Burningout

The depression experienced recently was most likely due to a burnout. What’s a burnout?

Burnout is a psychological term that refers to long-term exhaustion and diminished interest in work.

Main problems

Burnouts lead to lack of interest and a reduced productivity. Remember what I said about my depression: “lack of desire, motivation and a feeling of indifference”. Yes, the two are very similar and a burnout is problematically close to depressive disorders. What that means is that the symptoms between depressed people and the ones in a burnout state are pretty much the same.

Other symptoms are lack of care for yourself, being preoccupied with work when you are not at work, an overall decreased satisfaction with your work and life at home. Over prolonged periods of time it can lead to obesity, heart disease and digestive issues.

How do you burnout?

Dr. David Ballard from the American Psychological Association says that

A lot of burnout really has to do with experiencing chronic stress […] In those situations, the demands being placed on you exceed the resources you have available to deal with the stressors.

This is very common nowadays as we strive to grow in the careers we have chosen pressed on all sides by competition and demands from whoever is that we are working for. But also we pressure ourselves to be better putting less value on where we are and on what we have achieved to date.

Let me put this into perspective and give you an example – myself.

In the last 3-4 months I have:

  • Changed the country I live in (environment)
  • Reduced significantly my work for one of my clients (financial)
  • Work with clients from different time-zones with each having different meeting times, which at the end affects my sleep (health)
  • Due to changing location I have broken my climbing training schedule which affected my progress – something that gave me great joy and motivation (health, emotional)
  • Have experienced some radical changes in my personal life (emotional)

These are fundamental fluctuations on several fronts, all with their demands and difficulties. Basically stress. That’s how you burn out.

The solution

Have a life outside of work, don’t think that if you constantly put all your energy in your work it will yield greater results. Creativity needs free time. When you have a 1 page long to do list you don’t have time to think and to be creative. Make free time. Do something that relaxes and you enjoy. Take a walk, a hike, do some sport without the added pressure of having to achieve certain goals within it.

Set boundaries by defining times of each day and from the week that work is not allowed in your focus. No messages, emails, “just 5 min” tasks at the end of the day. Leave that time for family and friends, to read. Defend those boundaries. If you receive a work-related email during that time, don’t reply, in fact just don’t keep the phone/computer near you.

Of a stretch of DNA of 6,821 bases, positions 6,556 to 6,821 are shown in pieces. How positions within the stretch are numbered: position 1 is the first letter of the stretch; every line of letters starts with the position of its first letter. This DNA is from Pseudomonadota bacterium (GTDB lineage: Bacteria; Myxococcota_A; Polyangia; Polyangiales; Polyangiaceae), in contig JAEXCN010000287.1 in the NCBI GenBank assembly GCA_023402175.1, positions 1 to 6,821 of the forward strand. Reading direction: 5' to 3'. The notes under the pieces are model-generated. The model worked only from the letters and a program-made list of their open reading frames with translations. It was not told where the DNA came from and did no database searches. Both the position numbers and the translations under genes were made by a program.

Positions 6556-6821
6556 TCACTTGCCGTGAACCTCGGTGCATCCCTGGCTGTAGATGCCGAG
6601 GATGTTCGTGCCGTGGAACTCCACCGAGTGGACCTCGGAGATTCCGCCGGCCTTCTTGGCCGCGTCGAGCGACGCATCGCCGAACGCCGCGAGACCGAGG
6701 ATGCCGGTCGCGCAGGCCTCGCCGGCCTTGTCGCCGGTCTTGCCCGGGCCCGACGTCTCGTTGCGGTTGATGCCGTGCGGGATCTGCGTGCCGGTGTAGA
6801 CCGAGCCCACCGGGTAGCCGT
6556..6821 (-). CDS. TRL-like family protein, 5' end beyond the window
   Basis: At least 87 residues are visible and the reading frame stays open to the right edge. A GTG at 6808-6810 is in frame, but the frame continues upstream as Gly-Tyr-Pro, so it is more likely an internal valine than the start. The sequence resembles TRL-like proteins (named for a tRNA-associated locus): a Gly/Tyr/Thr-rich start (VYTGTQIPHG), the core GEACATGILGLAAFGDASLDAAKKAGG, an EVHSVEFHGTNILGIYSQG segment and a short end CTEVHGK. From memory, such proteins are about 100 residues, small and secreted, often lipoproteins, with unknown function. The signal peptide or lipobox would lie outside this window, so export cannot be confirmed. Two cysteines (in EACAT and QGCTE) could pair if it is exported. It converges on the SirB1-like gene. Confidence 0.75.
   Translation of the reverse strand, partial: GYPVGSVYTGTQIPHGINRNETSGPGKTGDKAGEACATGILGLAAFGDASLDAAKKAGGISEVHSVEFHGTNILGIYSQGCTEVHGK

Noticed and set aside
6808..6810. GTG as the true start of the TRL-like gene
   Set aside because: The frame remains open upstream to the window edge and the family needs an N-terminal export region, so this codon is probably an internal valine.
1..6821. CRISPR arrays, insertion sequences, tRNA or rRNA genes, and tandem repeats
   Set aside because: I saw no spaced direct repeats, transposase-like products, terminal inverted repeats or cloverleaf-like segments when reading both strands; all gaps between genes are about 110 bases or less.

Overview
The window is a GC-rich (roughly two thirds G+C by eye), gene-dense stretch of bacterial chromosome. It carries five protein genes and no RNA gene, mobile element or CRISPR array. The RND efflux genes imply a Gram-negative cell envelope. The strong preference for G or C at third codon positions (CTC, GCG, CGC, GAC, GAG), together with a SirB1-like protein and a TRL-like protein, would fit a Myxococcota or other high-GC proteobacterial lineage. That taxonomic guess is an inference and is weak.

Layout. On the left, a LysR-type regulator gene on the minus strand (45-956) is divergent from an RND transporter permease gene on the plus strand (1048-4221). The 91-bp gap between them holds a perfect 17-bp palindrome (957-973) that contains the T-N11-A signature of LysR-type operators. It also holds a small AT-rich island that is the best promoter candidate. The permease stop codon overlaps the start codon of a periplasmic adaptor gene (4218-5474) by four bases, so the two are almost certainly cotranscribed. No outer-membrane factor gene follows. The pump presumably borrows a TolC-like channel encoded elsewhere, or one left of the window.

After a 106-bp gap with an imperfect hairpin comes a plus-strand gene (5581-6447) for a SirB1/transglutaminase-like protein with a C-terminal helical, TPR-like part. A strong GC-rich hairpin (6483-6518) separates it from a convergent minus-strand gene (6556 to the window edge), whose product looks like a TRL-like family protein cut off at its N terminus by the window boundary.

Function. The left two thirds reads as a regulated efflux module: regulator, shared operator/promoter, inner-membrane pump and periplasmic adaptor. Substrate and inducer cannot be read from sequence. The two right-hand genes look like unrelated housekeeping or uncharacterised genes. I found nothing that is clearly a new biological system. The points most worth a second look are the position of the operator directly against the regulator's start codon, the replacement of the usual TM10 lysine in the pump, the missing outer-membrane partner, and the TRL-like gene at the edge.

What you I find is that even if i don’t know what to do in that time, I become more creative. I find inspiring books to read that give me ideas, or have a walk and let my breathing to relax, to snap out of the shallow-breathing pattern so prevalent during periods of stress.

Sleep. Seriously, I am talking from experience – lack of good and enough sleep can make you more edgy and more vulnerable to stress in intense situations. Instead of doing “just this last thing” before bed, go to bed 30 mins before you had planned. Drop the last thing you wanted to do and just go to bed. No, not with the phone/tablet/laptop/TV. Just go to bed, no gadgets. Maybe read, or just lay and give yourself half an hour to fall asleep. When is the last time you did it? For me it has been too often lately that I go to bed either collapsing or still buzzing with what I read or was working on and my mind races all night.

One useful technique that a friend taught me is to lay in bed, then start flexing and moving each muscle in your body -toes, legs, abs, arms, shoulders, neck – one by one in order to relax them. Muscles can stay tense during sleep, especially after a stressful day. Breath deep and slow. I like the 4-7-8 technique.

Organise yourself. When you burnout it is very easy to become even more stressed that you are loosing control on what has to be done. Put everything out of your head – write it down. I personally use Trello. When I have to do something, even the most trivial thing I put it down as a task. Yes, even “wash the dishes”, “buy food”, “recharge the camera batteries”. That way my mind is completely free and at peace. When I have time after completing one task, I simply go to my trello account and I see all of things I need to do. Some of the tasks involve going out, so I group them and do them all at once, etc.

There’s no comparison to a mind that is free of trying to get deal with “what’s next” or “I shouldn’t forget to do this”. Revise that list, prioritize and get rid of things that are just hanging in there.

Incremental changes. All the changes I have done in the last 3-4 months should have been spread through a longer period so that I didn’t have so much stress packed together. There’s only so much you can manage and deal with. Spare yourself. Life’s a marathon, not a sprint.

Summary

Burnouts and depression will become more common and will affect more people and their jobs, family life and health. It is simple to get a grip and not let the stress get the better of you. Slow down, work will always be work and there is always going to be a lot of it, trust me.

I am progressing, making small changes to put back some stability on the different fronts in my life. It takes time, but the most important is that I am aware and there is a process in place that will get me there.

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